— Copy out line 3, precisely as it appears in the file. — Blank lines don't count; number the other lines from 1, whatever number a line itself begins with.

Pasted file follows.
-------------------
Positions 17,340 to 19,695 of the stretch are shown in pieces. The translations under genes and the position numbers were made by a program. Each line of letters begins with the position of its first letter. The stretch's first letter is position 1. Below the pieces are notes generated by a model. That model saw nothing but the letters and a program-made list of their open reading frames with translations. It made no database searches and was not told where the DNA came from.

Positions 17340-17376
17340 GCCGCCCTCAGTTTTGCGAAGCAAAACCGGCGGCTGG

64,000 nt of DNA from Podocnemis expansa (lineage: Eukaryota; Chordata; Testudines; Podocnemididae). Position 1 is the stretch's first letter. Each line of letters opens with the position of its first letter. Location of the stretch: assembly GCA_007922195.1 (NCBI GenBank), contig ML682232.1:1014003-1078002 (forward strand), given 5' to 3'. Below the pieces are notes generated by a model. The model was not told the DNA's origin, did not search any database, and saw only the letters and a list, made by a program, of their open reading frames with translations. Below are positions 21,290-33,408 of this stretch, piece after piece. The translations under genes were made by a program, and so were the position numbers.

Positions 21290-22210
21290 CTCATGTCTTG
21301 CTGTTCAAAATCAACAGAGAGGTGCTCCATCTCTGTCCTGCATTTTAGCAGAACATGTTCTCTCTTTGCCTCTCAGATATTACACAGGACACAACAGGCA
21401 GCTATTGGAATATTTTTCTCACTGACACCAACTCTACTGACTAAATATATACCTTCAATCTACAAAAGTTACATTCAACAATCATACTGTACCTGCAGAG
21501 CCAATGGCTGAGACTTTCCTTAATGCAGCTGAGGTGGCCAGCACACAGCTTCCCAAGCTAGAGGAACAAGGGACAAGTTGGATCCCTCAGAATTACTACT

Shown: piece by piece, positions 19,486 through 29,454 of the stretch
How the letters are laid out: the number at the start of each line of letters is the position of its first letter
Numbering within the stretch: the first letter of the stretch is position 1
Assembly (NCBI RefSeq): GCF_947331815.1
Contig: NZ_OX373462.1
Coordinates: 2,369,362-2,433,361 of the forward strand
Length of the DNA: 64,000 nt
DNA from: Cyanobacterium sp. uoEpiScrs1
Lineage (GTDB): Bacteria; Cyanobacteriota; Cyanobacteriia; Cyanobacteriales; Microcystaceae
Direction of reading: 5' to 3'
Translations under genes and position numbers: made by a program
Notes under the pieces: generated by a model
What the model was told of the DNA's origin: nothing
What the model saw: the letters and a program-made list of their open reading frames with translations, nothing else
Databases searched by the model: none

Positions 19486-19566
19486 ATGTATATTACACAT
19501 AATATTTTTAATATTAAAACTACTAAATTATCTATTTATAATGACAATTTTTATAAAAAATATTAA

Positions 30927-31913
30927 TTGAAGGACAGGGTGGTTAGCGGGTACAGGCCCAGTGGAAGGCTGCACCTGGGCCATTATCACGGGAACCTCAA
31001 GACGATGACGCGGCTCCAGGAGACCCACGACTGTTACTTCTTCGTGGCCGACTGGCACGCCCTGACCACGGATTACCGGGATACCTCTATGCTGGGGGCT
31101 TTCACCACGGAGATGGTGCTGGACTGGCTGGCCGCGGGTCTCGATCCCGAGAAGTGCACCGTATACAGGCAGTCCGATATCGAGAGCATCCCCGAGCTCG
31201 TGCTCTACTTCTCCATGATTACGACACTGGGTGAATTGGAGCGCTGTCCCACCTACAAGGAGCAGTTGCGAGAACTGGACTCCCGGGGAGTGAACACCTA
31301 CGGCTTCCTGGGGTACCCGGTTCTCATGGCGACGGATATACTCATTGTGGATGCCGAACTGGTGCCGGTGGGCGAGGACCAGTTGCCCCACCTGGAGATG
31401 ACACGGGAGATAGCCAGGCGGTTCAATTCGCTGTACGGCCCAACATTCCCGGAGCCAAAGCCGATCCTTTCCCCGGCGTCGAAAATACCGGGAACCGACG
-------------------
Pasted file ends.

17340 GCCGCCCTCAGTTTTGCGAAGCAAAACCGGCGGCTGG